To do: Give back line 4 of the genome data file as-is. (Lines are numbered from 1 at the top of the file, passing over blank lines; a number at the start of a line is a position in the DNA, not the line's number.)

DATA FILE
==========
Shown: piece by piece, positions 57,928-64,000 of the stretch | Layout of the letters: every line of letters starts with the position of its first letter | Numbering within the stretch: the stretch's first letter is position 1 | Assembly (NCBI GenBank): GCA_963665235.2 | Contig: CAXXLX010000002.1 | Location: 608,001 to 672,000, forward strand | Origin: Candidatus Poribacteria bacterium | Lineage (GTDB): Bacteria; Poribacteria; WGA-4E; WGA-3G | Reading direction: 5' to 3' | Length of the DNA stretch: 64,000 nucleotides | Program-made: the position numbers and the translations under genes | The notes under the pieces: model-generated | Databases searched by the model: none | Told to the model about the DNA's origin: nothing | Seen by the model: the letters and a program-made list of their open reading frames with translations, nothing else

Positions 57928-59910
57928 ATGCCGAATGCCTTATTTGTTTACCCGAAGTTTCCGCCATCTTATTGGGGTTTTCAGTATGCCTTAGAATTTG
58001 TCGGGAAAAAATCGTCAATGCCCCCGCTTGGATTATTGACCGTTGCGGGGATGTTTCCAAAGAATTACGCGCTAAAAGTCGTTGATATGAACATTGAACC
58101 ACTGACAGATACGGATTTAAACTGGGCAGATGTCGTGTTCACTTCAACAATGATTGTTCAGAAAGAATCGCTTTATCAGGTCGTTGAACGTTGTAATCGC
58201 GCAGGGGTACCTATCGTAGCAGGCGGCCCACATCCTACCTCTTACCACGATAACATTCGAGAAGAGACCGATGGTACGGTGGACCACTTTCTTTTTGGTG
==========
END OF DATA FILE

58001 TCGGGAAAAAATCGTCAATGCCCCCGCTTGGATTATTGACCGTTGCGGGGATGTTTCCAAAGAATTACGCGCTAAAAGTCGTTGATATGAACATTGAACC